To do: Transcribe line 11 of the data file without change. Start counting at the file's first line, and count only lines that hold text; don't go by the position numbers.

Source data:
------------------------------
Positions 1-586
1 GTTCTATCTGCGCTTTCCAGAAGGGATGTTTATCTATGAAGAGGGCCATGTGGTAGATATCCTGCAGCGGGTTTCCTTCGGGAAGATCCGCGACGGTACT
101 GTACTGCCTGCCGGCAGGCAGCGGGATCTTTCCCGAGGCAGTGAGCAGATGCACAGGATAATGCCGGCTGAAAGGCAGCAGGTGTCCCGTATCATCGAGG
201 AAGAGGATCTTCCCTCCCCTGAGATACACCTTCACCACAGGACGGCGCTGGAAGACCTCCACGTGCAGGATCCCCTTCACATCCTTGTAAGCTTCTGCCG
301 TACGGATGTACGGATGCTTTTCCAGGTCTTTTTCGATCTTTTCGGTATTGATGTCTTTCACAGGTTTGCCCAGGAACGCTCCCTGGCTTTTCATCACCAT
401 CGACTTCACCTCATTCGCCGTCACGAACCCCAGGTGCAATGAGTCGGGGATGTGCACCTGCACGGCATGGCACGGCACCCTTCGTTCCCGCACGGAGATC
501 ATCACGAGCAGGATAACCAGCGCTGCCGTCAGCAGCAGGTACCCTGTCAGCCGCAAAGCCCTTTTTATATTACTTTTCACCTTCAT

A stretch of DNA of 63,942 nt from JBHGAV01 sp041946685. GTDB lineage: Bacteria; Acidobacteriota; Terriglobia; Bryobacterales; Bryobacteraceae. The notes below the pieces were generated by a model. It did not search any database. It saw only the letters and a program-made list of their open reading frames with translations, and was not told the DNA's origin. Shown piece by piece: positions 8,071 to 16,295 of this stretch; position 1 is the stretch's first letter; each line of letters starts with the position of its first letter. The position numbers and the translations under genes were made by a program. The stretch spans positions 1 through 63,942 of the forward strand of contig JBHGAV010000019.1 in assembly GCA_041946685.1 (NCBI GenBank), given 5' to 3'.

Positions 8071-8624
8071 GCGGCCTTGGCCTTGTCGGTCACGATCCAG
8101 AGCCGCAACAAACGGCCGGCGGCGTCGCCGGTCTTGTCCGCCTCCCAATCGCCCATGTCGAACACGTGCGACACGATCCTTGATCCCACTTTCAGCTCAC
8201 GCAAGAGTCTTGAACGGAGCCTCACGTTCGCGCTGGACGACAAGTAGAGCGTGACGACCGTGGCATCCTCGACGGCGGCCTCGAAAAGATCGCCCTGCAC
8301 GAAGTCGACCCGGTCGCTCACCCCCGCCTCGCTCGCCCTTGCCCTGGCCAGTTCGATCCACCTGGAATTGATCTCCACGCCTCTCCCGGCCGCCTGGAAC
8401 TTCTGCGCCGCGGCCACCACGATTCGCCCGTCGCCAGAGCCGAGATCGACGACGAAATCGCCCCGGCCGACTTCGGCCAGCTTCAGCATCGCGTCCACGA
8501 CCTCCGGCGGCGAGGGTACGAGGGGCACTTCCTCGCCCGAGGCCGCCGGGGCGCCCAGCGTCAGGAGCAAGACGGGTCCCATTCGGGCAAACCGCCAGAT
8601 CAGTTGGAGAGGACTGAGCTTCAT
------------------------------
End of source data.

8101 AGCCGCAACAAACGGCCGGCGGCGTCGCCGGTCTTGTCCGCCTCCCAATCGCCCATGTCGAACACGTGCGACACGATCCTTGATCCCACTTTCAGCTCAC